Cord blood metabolic markers are strong mediators of the effect of maternal adiposity on fetal growth in pregnancies across the glucose tolerance spectrum: the PANDORA study

I. Lynn Lee, Elizabeth L.M. Barr, Danielle Longmore, Federica Barzi, Alex D.H. Brown, Christine Connors, Jacqueline A. Boyle, Marie Kirkwood, Vanya Hampton, Michael Lynch, Zhong X. Lu, Kerin O’Dea, Jeremy Oats, H. David McIntyre, Paul Zimmet, Jonathan E. Shaw, Louise J. Maple-Brown, on behalf of the PANDORA study team

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11 Citations (Scopus)


Aims/hypothesis: We aimed to assess associations between cord blood metabolic markers and fetal overgrowth, and whether cord markers mediated the impact of maternal adiposity on neonatal anthropometric outcomes among children born to Indigenous and Non-Indigenous Australian women with normal glucose tolerance (NGT), gestational diabetes mellitus (GDM) and pregestational type 2 diabetes mellitus. Methods: From the Pregnancy and Neonatal Outcomes in Remote Australia (PANDORA) study, an observational cohort of 1135 mother–baby pairs, venous cord blood was available for 645 singleton babies (49% Indigenous Australian) of women with NGT (n = 129), GDM (n = 419) and type 2 diabetes (n = 97). Cord glucose, triacylglycerol, HDL-cholesterol, C-reactive protein (CRP) and C-peptide were measured. Multivariable logistic and linear regression were used to assess the associations between cord blood metabolic markers and the outcomes of birthweight z score, sum of skinfold thickness (SSF), being large for gestational age (LGA) and percentage of body fat. Pathway analysis assessed whether cord markers mediated the associations between maternal and neonatal adiposity. Results: Elevated cord C-peptide was significantly associated with increasing birthweight z score (β 0.57 [95% CI 0.42, 0.71]), SSF (β 0.83 [95% CI 0.41, 1.25]), percentage of body fat (β 1.20 [95% CI 0.69, 1.71]) and risk for LGA [OR 3.14 [95% CI 2.11, 4.68]), after adjusting for age, ethnicity and diabetes type. Cord triacylglycerol was negatively associated with birthweight z score for Indigenous Australian women only. No associations between cord glucose, HDL-cholesterol and CRP >0.3 mg/l (2.9 nmol/l) with neonatal outcomes were observed. C-peptide mediated 18% (95% CI 13, 36) of the association of maternal BMI with LGA and 11% (95% CI 8, 17) of the association with per cent neonatal fat. Conclusions/interpretation: Cord blood C-peptide is an important mediator of the association between maternal and infant adiposity, across the spectrum of maternal glucose tolerance.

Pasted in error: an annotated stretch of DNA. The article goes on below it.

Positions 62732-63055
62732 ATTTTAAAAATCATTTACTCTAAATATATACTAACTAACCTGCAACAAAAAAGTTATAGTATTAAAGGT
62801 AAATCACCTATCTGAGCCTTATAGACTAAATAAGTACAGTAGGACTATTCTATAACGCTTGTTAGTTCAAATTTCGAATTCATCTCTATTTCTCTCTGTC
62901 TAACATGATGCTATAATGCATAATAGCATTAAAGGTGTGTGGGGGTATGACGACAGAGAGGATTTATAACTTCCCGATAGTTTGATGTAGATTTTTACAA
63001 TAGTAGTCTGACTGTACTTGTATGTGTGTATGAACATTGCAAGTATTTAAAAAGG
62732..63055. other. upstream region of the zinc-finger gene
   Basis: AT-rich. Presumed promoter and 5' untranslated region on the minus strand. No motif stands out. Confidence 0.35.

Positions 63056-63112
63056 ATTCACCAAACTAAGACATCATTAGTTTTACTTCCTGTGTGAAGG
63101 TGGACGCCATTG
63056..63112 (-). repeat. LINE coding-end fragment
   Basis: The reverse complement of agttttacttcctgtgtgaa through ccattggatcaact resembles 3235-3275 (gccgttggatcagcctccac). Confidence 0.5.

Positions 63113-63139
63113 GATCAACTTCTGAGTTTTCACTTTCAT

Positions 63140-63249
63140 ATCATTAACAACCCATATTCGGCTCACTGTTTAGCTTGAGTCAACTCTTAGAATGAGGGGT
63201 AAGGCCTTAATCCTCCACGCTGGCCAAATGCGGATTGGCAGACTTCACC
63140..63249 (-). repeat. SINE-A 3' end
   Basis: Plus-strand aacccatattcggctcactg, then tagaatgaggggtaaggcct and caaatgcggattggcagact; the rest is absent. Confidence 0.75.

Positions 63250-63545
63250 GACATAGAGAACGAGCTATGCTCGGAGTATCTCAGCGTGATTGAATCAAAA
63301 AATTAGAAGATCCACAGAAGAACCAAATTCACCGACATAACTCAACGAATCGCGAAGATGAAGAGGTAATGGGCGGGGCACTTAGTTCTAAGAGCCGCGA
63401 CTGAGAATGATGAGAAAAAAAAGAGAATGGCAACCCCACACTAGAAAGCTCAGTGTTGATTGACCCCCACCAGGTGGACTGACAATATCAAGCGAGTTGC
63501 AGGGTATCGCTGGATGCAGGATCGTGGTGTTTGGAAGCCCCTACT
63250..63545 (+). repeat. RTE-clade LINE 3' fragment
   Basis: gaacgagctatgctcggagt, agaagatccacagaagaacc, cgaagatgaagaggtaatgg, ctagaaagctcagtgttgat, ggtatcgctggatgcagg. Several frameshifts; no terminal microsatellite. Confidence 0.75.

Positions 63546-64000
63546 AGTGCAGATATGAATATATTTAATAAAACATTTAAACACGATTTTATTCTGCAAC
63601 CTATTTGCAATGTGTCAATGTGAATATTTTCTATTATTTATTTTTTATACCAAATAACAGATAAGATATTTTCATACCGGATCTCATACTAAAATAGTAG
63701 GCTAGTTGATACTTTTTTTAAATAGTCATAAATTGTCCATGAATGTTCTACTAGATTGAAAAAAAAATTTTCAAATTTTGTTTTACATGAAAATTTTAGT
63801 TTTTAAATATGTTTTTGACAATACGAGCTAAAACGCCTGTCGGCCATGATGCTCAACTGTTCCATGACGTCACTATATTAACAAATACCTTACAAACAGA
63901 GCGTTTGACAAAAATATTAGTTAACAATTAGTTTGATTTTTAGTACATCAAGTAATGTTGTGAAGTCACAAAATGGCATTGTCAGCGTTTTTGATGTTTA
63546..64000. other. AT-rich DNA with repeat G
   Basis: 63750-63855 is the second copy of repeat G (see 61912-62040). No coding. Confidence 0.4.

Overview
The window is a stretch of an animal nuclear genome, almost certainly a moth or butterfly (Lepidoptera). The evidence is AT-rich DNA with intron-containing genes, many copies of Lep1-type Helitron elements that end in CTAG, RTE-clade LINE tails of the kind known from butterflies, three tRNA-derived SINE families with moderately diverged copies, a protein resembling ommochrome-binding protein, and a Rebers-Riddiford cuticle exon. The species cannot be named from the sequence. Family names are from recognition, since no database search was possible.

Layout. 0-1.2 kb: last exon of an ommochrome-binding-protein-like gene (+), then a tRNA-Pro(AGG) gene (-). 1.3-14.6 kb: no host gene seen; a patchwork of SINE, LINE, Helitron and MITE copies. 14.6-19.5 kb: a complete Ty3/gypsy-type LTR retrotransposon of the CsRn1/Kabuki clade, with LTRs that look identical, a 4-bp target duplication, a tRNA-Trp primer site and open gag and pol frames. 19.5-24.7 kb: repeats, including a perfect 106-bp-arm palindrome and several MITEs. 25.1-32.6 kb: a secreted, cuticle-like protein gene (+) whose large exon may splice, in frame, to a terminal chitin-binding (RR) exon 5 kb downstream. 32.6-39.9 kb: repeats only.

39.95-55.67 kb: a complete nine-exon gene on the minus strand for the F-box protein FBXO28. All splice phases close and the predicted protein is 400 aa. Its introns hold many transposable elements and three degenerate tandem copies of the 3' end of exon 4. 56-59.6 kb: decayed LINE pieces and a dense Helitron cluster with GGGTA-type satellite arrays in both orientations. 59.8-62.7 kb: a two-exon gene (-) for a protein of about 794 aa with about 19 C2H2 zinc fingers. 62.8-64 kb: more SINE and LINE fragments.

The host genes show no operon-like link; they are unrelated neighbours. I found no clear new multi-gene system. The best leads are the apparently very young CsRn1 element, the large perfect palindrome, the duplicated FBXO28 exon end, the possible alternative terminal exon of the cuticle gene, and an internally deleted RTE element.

Original languageEnglish
Pages (from-to)497–507
Number of pages11
Publication statusPublished - 8 Jan 2020


  • Cord blood
  • Diabetes in pregnancy
  • Fetal hyperinsulinaemia
  • Gestational diabetes
  • Neonatal adiposity
  • Neonatal fat mass
  • Type 2 diabetes

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